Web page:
The thing is, Proof didn’t begin its life as a brewery. Before they ever brewed a drop of professional beer, Burroughs and his wife Angela began as Tallahassee’s first craft beer-focused retailers. They then opened one of the city’s first beer bars, which was the original business to bear the “Proof” name, and the original location of the Florida Tap Invitational, which essentially began as a 52-tap takeover. It was only because of Florida’s unorthodox licensing laws that they were then able to move into full-on beer production, closing their bar in the process.

“Each expansion was just attempting to fill a need that wasn’t yet being serviced in Tallahassee,” Burroughs says. “It was just us saying ‘there really ought to be a proper craft beer bar in town; somewhere that the bartender can tell you about what you’re drinking.’ But eventually we formed so many connections to the breweries themselves that we wanted to open our own brewpub.”

At the time, that made Proof a novelty. Five years later, they’re one of six breweries in Tally, surrounded by rapidly growing neighbors. The night before the festival, I stopped in at one of those breweries, Ology Brewing Co., already being hailed as the next hot thing on the scene just four months after opening their doors. Featuring a tasty, hazy, tropical fruit bomb of an NE-IPA called Sensory Overload, it’s clear that breweries in this youngest wave such as Ology are fully embracing the cutting edge of the American craft beer landscape.

“Just a few years ago, Tallahassee in particular really didn’t have anything interesting,” says Ology head brewer Nick Walker. “Proof was just getting their legs under them and starting up; kudos to them for doing a lot to grow the craft scene here. Now we just feel lucky to have such a selection.”

ology inset (Custom).jpgA variety of beers from Ology Brewing Co.

When asked what kind of Florida beer is now making waves, Walker offers an answer that is repeated throughout the weekend: The now almost ubiquitous “Florida weisse,” a take on Berliner weisse often loaded with the tropical or citrus fruits that grow throughout the region.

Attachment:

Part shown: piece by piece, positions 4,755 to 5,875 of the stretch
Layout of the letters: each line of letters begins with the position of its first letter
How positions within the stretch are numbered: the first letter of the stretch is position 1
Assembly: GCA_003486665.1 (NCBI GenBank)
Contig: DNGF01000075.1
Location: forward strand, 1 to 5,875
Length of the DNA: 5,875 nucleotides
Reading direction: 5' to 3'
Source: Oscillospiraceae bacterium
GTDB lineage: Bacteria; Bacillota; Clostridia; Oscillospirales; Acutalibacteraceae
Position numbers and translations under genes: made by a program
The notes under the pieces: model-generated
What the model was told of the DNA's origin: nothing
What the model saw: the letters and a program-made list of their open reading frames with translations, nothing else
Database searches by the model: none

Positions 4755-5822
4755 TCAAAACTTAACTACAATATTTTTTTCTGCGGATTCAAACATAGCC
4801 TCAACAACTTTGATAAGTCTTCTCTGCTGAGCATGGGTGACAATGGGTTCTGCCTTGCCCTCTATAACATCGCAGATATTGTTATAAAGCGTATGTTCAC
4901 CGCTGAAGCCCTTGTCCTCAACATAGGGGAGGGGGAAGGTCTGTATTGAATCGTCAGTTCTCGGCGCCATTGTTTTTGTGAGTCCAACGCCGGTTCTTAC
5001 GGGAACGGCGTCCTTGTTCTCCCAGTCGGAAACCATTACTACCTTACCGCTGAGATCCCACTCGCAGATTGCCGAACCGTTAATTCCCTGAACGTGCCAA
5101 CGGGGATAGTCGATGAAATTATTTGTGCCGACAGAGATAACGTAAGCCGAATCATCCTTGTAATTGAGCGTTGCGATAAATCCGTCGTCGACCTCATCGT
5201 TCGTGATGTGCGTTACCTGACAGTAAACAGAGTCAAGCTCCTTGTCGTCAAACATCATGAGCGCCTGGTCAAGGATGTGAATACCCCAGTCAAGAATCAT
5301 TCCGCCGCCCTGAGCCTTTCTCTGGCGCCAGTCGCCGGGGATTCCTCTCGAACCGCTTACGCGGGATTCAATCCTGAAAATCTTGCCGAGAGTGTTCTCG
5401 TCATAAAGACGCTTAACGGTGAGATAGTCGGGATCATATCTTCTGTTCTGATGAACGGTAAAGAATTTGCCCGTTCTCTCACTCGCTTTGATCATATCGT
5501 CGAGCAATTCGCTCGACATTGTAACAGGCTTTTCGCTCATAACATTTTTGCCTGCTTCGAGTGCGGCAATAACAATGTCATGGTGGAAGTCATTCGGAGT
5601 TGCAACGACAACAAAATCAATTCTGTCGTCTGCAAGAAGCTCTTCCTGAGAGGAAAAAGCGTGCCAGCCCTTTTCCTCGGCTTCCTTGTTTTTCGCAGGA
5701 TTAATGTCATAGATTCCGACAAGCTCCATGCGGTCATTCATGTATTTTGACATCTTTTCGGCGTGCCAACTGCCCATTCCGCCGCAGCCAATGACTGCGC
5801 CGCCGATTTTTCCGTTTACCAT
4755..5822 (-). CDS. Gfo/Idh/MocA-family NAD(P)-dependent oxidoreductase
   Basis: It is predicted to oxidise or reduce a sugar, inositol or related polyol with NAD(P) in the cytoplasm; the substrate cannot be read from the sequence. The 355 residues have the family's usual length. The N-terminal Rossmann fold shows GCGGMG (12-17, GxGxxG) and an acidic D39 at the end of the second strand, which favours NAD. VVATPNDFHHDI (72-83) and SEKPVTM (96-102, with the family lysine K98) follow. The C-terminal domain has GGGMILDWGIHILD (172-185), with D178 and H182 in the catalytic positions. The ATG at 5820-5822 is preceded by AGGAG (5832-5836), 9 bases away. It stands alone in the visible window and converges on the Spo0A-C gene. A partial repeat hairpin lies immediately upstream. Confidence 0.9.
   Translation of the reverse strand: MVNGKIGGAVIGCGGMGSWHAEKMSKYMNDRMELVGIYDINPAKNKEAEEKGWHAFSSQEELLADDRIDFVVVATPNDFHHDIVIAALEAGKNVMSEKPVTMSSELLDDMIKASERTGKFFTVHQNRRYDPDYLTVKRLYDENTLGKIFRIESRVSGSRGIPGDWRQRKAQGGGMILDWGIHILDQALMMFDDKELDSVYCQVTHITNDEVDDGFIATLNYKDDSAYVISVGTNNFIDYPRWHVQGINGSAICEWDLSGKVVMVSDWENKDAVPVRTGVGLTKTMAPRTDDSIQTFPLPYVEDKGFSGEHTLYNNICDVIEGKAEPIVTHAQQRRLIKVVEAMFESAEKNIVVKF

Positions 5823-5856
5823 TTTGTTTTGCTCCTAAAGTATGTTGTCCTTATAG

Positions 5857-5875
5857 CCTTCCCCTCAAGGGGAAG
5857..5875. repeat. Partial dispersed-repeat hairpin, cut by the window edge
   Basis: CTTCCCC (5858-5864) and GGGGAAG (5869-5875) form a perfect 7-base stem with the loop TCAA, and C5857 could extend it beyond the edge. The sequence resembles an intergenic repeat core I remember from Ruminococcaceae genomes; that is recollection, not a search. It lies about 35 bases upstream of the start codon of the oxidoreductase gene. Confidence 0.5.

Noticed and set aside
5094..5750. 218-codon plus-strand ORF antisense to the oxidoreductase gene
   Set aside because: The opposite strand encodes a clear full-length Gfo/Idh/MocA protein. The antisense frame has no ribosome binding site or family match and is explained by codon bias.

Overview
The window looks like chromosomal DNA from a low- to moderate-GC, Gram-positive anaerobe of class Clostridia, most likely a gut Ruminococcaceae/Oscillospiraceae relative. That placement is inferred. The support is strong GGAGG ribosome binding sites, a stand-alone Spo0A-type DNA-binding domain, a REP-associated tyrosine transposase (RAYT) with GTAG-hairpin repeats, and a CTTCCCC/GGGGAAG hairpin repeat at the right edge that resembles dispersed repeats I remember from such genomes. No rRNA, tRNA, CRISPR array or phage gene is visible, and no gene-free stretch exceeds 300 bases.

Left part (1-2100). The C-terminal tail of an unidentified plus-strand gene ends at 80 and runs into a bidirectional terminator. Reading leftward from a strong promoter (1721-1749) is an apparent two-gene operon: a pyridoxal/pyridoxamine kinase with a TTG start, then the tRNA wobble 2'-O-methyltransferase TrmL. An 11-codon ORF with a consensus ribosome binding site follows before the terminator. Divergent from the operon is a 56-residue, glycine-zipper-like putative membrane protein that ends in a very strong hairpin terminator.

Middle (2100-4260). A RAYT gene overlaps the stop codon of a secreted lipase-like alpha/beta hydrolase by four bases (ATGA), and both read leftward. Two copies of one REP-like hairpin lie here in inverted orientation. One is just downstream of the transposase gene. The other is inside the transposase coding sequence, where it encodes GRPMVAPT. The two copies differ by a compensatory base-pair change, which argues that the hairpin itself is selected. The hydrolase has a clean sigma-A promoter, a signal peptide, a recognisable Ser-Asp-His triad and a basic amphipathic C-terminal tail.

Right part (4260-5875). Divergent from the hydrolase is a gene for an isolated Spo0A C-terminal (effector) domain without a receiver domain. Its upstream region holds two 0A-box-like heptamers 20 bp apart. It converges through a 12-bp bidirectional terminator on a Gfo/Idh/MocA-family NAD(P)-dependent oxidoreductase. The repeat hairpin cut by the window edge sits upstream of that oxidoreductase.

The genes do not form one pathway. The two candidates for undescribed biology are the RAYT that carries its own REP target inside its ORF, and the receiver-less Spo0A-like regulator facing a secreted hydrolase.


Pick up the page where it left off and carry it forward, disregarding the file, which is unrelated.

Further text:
“There’s a lot of crazy, creative fruited combinations right now, and a lot of unique fruited IPAs as well,” he said. “When it’s in the ‘90s out, they’re an obvious way to incorporate sour beer into the local culture. But then you look at someone like Angry Chair Brewing or J. Wakefield Brewing, and they’re having equal success pumping out these huge, sweet, heavy stouts.”

In fact, one of the most impressive beers I tasted at the festival itself was a sour produced by Walker at Ology. Labeled simply as “stone fruit sour,” the name belies the degree of labor involved—a beer that started out as a neutral sour base before being transferred into red wine barrels for five months, including two months on 80 pounds of apricots and peaches. Burroughs also comments on the same topic, calling the growth of authentic Florida wild ales perhaps the most exciting and cutting edge aspect of the state’s development.

“I think the one thing you’re really seeing take off here right now is people who are doing sours and wild beer on a much higher level,” he says. “If you look at the stuff Green Bench is doing, or 7th Sun Brewing, you’ve got more and more guys pushing the envelope and making world-class sours and true wild-fermented beers.”

The road ahead

Still, for all the distance that the Florida beer scene has come, to many it still feels like the first steps of a long journey. At Hourglass Brewing in Longwood, assistant brewer Eric Garbarczyk continues to hone his craft as the brewery refines their line of sophisticated, funky, brettanomyces-driven farmhouse ales. Drawing upon inspiration from the likes of Bob Sylvester’s famed saisons at Saint Somewhere, Garbarczyk and co. are making some of the best, more austere saisons in the state, without necessarily bombing each and every beer with infusions of tropical fruit. And yet, Garbarczyk says they still get customers on a regular basis who are surprised to find that such beer is succeeding in the Florida market.

“We’ve been in the Orlando area for five years, and that already makes us like the second oldest brewery in the entire area, because the scene is still so young,” he says. “And people don’t even believe we’re that old. They say ‘there’s no way you’ve been around that long, because people here haven’t cared about this type of beer for that long.’ That’s how big the change has been.”